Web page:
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5 Blogging Lessons You Can Learn from a Small Country Town

Posted By Ngahuia Galligan 4th of October 2018 Start a Blog 0 Comments

Blogging lessons you can learn from a small country townLooking for the fast lane to blogging success? Want to join the upper echelons of blogging stardom at the top end of town, and be dazzled by the bright lights of the big city?

If you’re exhausted from chasing all the shiny things and trying to keep up with the Kardashians, I’d like you to consider getting out of the blogging rat race for a while. Take a break from trying  to network with all the flashy influencers in your niche, and check out your small town country cousin bloggers instead. You’ll be surprised at the benefits.

Don’t believe me? Here are five blogging lessons you can learn from a small country town.

Everyone says hello to you in the street

It can take a long time to run errands in a small town because you’re constantly bumping into people you know. Whether it’s a short conversation, a hello, the tip of the hat or a raise of the eyebrows (it’s a Kiwi thing), people acknowledge each other in small towns.

So next time you ‘bump’ into another blogger commenting on someone’s blog or social media post, say hello. Don’t just comment back to the host. Start a conversation with the other people at the party. It builds a wonderful feeling of community. And people love being acknowledged.

Everyone knows everyone else’s business

Not only does everyone know everyone else in a small town, they usually know their business too. Now I’m not suggesting you become the town gossip. Instead, think about a local business owner and how important it is for them to know their customers. During the off-season, when there’s a  limited amount of foot traffic, they survive or die by local customer loyalty. So they get to know you and anticipate your needs.

As a blogger, make an effort to get to know your readers. Survey them. Have conversations with them in the comments. If they’re also a blogger, go and see what’s going on in their patch of town. The better you know your audience, the more you can engage them and build a feeling of community.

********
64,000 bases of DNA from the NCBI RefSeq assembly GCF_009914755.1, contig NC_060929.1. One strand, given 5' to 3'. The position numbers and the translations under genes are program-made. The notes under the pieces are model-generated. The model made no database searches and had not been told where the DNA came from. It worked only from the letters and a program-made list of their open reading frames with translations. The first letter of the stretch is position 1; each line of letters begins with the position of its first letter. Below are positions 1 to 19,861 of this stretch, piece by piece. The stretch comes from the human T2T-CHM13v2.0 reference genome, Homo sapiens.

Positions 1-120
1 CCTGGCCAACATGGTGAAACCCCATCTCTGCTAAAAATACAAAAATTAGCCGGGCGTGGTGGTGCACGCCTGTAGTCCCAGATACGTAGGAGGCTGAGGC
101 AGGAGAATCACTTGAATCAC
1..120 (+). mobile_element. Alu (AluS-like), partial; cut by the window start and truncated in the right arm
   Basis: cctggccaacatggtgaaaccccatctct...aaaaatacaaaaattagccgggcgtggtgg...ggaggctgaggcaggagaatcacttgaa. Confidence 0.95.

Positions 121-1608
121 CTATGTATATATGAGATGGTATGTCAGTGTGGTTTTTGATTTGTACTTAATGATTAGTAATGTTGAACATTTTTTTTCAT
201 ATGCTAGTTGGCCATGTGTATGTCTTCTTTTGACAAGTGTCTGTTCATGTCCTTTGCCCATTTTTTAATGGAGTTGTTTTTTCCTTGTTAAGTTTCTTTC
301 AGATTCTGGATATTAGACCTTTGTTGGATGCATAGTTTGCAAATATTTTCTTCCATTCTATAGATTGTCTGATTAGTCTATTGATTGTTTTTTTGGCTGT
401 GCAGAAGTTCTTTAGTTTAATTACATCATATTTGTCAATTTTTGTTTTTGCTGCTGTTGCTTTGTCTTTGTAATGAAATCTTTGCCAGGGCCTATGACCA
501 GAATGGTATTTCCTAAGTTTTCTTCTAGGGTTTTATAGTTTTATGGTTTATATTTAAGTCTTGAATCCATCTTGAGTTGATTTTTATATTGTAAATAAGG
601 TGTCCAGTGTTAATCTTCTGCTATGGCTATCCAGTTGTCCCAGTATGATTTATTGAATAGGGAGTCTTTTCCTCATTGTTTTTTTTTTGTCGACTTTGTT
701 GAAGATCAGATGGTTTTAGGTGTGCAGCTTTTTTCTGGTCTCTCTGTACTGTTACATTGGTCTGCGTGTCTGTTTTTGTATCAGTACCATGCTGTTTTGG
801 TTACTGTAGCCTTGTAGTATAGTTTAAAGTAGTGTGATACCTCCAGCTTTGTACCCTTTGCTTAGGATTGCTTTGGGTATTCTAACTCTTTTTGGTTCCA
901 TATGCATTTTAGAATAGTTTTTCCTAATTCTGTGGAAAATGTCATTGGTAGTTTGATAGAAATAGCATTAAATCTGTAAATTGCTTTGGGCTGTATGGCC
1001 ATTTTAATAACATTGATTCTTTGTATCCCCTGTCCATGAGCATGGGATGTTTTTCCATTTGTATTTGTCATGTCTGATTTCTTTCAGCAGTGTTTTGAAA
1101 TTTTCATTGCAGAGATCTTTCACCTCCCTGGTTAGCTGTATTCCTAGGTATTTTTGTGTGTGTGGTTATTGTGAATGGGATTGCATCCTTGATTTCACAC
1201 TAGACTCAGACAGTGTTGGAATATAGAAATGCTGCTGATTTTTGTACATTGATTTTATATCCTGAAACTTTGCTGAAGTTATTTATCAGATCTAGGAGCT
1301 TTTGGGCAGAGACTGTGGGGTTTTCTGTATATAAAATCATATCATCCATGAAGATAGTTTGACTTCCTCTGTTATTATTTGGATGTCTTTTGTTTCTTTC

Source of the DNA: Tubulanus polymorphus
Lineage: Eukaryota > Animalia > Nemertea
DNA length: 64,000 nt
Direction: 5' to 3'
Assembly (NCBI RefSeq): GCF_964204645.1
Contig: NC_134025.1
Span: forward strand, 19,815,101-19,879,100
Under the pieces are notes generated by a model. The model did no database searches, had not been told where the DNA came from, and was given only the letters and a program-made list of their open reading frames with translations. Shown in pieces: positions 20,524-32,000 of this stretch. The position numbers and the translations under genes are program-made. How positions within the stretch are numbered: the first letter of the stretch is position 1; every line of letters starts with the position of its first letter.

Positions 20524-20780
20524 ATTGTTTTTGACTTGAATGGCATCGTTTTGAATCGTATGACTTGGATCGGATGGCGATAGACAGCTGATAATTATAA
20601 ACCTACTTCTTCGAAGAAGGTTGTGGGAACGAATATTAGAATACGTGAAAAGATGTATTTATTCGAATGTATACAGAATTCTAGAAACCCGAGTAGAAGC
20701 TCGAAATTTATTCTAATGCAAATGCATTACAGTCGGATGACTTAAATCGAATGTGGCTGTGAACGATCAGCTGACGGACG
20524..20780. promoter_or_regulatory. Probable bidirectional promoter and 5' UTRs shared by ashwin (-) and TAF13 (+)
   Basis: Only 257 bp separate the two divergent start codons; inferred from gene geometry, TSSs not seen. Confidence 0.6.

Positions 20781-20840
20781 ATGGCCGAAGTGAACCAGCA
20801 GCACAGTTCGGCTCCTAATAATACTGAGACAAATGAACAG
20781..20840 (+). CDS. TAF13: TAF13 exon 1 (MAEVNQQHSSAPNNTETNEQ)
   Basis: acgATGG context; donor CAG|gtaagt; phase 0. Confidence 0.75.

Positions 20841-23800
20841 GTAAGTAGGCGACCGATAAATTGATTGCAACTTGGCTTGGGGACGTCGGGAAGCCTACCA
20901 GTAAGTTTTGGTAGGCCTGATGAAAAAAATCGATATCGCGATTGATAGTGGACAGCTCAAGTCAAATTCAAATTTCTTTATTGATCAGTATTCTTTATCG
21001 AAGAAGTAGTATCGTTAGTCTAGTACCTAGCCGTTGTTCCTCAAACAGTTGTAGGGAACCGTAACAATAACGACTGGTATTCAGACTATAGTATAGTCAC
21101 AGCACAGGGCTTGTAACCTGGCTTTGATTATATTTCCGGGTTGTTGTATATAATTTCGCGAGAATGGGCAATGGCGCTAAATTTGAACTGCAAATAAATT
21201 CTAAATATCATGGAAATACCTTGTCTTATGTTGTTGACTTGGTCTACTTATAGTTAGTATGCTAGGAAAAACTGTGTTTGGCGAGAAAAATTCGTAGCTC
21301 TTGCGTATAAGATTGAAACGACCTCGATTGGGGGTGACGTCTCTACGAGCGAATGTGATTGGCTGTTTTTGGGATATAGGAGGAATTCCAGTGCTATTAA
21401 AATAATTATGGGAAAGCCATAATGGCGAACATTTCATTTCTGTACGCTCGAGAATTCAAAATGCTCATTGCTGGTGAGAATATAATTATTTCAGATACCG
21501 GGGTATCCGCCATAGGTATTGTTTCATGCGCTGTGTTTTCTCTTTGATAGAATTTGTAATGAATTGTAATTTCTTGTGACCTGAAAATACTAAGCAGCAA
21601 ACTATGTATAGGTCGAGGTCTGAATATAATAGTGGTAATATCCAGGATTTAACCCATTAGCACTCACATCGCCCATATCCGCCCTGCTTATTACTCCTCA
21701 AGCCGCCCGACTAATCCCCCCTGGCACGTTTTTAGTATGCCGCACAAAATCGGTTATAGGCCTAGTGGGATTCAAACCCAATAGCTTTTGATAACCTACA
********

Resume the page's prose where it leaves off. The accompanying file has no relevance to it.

Support other businesses

Similarly, small-town businesses need local support. And so the businesses all support each other. Some of the strongest business associations and Chambers of Commerce are in small towns. They collaborate to create opportunities and events for their town. In fact, one of my first jobs was to create and manage a festival for my small home town to encourage more visitors in the shoulder season.

What does this look like for you as a blogger? Support other bloggers. Visit their blogs. Read and comment on their posts. Share opportunities with them. And invite them to events or recommend them to brands you know would suit them.

As the saying goes, a rising tide lifts all boats. So find a group of like-minded bloggers and grow together. Whether it’s in a mastermind, a Facebook group or a regular meet up, help each other survive and thrive.

Serve only what the town needs

A small population is a tough crowd for a small business. You have to be careful about what you offer, or your business will end up one of those boarded-over shopfronts at the daggy end of town. In the past few days I’ve driven through countless small towns in the rural back blocks of three Australian states. It’s not BMW or Tesla Dealerships taking up real estate. It’s tractors (for the farmers) and motorhomes (for the retired farmers).

Find your niche and serve it well – especially if your niche is a demographic rather than a topic. It’s a balancing act between being a population of one (you as your ideal audience) and trying to please everyone.

A sense of town pride and identity

Australia seems to be obsessed with attaching town identity to ‘Big’ things – The Big Banana, The Big Pineapple, The Big (and quite frankly, scary) Koala. I even drove through a small town that prided itself on being the home of The Dish, a big radio telescope.

My point is that small towns take pride in themselves and establish their identity. And you can do the same with your blog. It may still be one small blog in a sea of other small blogs. But you can take pride in how your blog looks, and use your branding to make it stand out.

My first blog was a black and yellow beacon in a flood of pretty pastel sites. Sure, I would have liked a pretty blog too. But my blog was about being a ‘crash test mummy’, and so black and yellow it was. And did people remember my blog? Yes, they did.

That’s just five blogging lessons you can learn from small country towns. And there are bound to be plenty more. For example, what’s the blogging equivalent of knocking on the new neighbour’s door with a welcome basket?

Image credit: Jinen Shah

About Ngahuia Galligan
Ngahuia Galligan is General Manager of ProBlogger and the founder and director of Harness, business systems improvement. When she’s not helping people sort out thier business systems (or on Slack with the PB team), you’ll find her on the roller derby track or spinning a hula hoop.

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